How TurnTo Can Help
Instagram’s meteoric growth was due in no small part to its mobile-first approach. Our Visual Reviews product was similarly created with smartphone users in mind, making it simple for them to submit a photo from their device instead of typing out a review.
Those photos can be displayed on your product detail page in a constantly updated gallery row, just like a social media feed. Converse’s site is a great example of how customer created visuals can be showcased on a product page.
TurnTo also partners with services like Curalate, which lets you integrate visually focused social media into product pages right alongside content submitted directly by customers.
In fact, TurnTo’s entire Customer-Generated Content product suite of Ratings & Reviews, Community Q&A, Visual Reviews™, and Checkout Comments™ is designed to help eCommerce sites gather more and better quality content from your customers.
Want to learn more?
1 Unilever to Crack Down on Influencers Who Buy Fake Followers and Use Bots; Adweek, June 18, 2018
2 Fake Followers Are Hard to Shake, According to New Report; Ad Age, February 6, 2019
3 Global Influencer Marketing 2019; eMarketer, March 5, 2019
4 Influencer Marketing 2019 Industry Benchmarks; Mediakix, January 2019
5 Preview: Kris Jenner as the Force Behind a Family Empire Worth Billions;
6 Are You Ready for the Nanoinfluencers?; New York Times, November 11, 2018
March 24, 2010 by George Eberstadt
Online Media Daily reports today on a study by ICOM — a division of direct marketing agency Epsilon — which finds that there is no universal influencer, and that consumers are influencers strictly within product categories, rather than across all categories. In other words, just because that blogger or Twitterer has thousands of readers/followers doesn’t mean they will be influential with YOUR customers.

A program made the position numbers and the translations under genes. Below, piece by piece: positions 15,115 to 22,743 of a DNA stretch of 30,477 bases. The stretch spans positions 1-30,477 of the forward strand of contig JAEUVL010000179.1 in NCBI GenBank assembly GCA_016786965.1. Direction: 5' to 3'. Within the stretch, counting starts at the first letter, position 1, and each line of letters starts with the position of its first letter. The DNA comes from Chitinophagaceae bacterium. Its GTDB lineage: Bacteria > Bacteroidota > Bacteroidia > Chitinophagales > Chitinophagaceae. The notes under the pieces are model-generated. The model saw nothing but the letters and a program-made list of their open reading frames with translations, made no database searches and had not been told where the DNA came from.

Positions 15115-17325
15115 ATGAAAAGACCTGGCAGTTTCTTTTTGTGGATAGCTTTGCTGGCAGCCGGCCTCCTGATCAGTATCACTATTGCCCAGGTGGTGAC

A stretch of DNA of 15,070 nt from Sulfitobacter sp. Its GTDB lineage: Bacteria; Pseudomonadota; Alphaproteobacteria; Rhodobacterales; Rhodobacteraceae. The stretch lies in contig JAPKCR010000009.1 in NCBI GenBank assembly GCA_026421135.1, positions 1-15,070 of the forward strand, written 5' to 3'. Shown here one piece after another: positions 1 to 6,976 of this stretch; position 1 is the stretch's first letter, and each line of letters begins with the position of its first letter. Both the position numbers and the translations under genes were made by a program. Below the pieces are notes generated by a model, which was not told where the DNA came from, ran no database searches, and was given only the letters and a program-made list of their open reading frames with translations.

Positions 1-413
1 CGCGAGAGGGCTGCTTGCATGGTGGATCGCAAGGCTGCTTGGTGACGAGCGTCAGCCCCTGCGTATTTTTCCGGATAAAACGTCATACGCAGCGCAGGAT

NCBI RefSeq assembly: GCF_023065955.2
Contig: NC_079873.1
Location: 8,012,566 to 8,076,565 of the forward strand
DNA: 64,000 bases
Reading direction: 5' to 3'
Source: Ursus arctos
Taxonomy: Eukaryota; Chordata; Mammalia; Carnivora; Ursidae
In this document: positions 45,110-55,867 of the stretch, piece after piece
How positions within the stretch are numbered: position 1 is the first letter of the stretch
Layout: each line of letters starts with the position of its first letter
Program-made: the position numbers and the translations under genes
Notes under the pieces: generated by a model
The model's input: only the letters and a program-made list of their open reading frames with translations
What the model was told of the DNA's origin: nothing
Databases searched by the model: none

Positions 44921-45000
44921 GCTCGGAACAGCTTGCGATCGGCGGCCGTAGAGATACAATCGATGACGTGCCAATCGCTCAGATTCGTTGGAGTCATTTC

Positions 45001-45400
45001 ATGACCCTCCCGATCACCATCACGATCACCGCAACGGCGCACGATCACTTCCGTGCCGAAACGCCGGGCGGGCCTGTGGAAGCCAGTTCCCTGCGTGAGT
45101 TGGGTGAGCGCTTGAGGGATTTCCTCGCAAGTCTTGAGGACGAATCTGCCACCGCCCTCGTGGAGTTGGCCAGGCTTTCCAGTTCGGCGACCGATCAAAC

Then the piece goes on to note:
One of the first studies to seriously cast doubt on influencers’ limitless authority was released by Canadian research firm Pollara in mid-2008. Based on the responses of some 1,100 adults, it found that self-described social media users put far more trust in friends and family online than in popular bloggers, or strangers with 10,000 social network “friends.”
Nearly 80% said they were very or somewhat more likely to consider buying products recommended by real-world friends and family, while only 23% reported being very or somewhat likely to consider a product pushed by “well-known bloggers.”
So if your goal is to activate the people who are influential with the consumers you are targeting, shouldn’t you be looking for your influencers within those consumers’ friend networks?
December 2, 2008 by George Eberstadt
Rubicon Consulting just published a great study about on-line influencers. But the most striking thing about the study: for all the importance of user-generated online content, personal advice is still by far the most influential factor in purchasing decisions. Here’s the chart of their data:
In a nutshell, they showed: “Advice from friends is better than advice from strangers.” For sure, companies should be thinking hard about how to influence the people that generate all that anonymous online content. But the data shows that the biggest leverage still comes from activating the personal advice network.